The Other CC Coins
By Mark Benvenuto
some, the 19th century may be another line in
the history books, but the latter half of the
century must have qualified as undoubtedly heady
times as they unfolded. The year 1849 saw the
discovery of gold in the young American West. By
1860 the "united" in the United States of
America had unraveled to the point where the
nation went into a four-year war with itself.
In the aftermath of that bloodiest of American
conflicts, silver was found in numerous places
in the western territories, as well as gold. The
fever for precious metals hit people all over
the country. It seemed a person could make it
rich just by finding the right spot to dig in
the sands of the Western deserts.
The government even recognized that with all
that newly mine metal came the need for mint
facilities in the West, first opening a branch
mint in San Francisco, then a branch in Carson
City, Nev. The legacy of the latter of these
facilities today seems too often to be just a
silver dollars, Trade dollars, and
gold coins, all carrying high price tags because
of the CC mintmark. But there is quite a bit
more when one does a bit of modern-day digging.
It's up to us collectors to look for that.
When silver was discovered in what is now called
the Comstock Lode, in 1859, the Lode wasn't even
in Nevada technically. A large portion of what
became Nevada was the western part of the Utah
Territory in 1859, and wouldn't become a part of
Nevada for another two years.
But political lines on a map in a lightly
populated territory were hardly going to stop
the miners, fortune hunters, and the army of
supporters who were aching to pull a fortune in
silver out of the newly found Lode, or who were
willing to steal and scam it from the people who
pulled it from the Lode. They all had a common
mission, and the mission was to be rich.
The Philadelphia Mint was weeks to months away
from the site of all this, and even the San
Francisco Mint was a long and dangerous trek
over some rough territory for the miner who
wished to turn his find into silver coinage. The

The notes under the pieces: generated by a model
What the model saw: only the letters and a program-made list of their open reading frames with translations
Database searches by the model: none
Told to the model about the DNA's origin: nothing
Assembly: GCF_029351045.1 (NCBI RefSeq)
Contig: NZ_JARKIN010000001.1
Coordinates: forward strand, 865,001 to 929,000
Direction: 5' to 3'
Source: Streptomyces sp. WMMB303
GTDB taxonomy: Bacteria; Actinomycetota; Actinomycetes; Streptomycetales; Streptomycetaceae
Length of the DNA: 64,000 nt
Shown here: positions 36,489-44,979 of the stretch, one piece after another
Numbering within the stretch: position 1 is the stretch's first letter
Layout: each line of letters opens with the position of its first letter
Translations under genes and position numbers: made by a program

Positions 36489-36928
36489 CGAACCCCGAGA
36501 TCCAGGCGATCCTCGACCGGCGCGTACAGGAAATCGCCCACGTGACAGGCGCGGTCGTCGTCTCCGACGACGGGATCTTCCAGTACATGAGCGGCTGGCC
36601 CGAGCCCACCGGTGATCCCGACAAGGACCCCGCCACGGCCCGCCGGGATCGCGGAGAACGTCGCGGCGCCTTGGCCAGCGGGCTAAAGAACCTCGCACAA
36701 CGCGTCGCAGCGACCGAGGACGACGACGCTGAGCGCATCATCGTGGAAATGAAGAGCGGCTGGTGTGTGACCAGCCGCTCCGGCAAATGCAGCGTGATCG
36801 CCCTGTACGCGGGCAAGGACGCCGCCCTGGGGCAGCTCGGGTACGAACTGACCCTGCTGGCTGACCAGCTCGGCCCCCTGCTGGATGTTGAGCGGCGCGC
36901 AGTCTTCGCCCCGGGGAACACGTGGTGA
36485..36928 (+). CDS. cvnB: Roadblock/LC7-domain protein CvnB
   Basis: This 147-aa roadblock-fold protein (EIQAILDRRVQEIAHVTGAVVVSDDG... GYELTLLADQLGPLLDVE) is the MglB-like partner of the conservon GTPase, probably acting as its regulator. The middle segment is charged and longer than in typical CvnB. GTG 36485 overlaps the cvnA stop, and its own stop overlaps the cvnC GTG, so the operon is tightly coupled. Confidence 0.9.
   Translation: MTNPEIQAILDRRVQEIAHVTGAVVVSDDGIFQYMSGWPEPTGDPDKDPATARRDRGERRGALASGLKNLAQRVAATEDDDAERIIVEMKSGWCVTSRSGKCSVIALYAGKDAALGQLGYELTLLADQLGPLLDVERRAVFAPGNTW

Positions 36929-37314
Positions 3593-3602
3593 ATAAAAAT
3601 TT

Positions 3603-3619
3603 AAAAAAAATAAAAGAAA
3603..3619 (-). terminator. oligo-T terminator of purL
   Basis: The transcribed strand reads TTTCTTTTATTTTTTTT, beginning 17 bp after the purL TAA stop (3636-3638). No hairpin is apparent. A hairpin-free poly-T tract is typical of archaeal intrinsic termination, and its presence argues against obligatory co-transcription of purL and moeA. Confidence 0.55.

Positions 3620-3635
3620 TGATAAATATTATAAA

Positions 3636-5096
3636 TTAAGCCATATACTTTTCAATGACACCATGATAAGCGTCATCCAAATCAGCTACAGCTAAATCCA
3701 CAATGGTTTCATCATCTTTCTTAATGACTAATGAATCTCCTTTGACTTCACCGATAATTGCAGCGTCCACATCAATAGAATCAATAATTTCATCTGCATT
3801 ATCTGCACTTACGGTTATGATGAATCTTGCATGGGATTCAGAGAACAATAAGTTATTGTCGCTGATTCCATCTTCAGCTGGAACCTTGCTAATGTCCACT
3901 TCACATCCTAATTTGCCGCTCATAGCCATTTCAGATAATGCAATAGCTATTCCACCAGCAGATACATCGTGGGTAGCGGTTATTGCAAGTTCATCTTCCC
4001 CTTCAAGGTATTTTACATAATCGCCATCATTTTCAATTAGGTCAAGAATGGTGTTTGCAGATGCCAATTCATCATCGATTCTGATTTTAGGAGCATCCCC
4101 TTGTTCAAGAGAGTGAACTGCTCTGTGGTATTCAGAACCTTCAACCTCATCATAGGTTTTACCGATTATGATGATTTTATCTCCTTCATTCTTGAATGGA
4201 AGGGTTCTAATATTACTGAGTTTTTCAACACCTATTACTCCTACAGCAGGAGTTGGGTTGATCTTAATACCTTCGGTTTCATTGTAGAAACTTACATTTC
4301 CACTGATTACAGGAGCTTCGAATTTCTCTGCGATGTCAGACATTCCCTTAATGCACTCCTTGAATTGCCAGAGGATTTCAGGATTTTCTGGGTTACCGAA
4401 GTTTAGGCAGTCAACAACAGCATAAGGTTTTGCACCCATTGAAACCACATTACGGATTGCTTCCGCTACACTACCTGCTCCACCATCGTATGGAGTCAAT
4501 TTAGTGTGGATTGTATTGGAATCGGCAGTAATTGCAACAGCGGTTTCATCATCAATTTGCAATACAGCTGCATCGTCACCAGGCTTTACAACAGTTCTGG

solution was to build a branch mint in Carson
City. It ended up being just over a decade
between the discovery of the Comstock Lode and
this branch mint opening for business, but we
shouldn't be too hard today on the government of
the time for taking so long to put the operation
in place. No one at the time knew just how big
the Lode was. No one knew when it would run out.
No one knew if it would be a wise use of federal
funds to build a mint in Carson City, certainly
not right after the discovery.
By 1870, silver and gold coins with the now
coveted CC mintmark were coming out of the new
mint in a dusty new city in Nevada. They
definitely hold a special place in collector
hearts today. Unfortunately, these very same
silver dollars, Trade dollars, and gold coins
also can produce a nearly empty place in a
person's wallet. With that in mind, what's a
collector of modest means to do?
The answer to that might be to put the big coins
on hold and start small. Instead of pining for a
CC silver dollar, what about looking for a
dime or two? Starting in 1871, the Carson City
Mint was producing silver dimes, although there
were several years in the run in which these
coins seemed to be of little concern to the
powers that be. At least, the small mintages for
the first couple of years would indicate that.
The first of the CC dimes a collector can obtain
without a major outlay of cold, hard cash is the
1875, and that is simply because the mintage for
that year went up to 4.6 million. That may not
seem like a particularly high number, especially
when viewed it in light of the multi-billion
mintage totals for cents, or the hundreds of
millions for a specific state quarter, but when
you consider that the 1871-CC Seated Liberty
dime had an output of 20,100 coins (and this
wasn't the lowest total from 1871-1874), the
1875-CC seems almost as common as dirt.
Prices for an 1875-CC Seated Liberty dime are
certainly higher than dirt, but not horridly so.
One of these little guys in Fine-12 runs about
$23. In Mint State-60 the price climbs to $190.
That's a lot for a single dime, to be sure, but
not necessarily a crippling amount. Drop all the
way down to Good-4 and the cost plummets to $15.
The Carson City Mint got out of the dimes
business in 1878, but not before producing a
couple more years with high totals. The 1876 saw
more than 8 million CC Seated Liberty dimes, and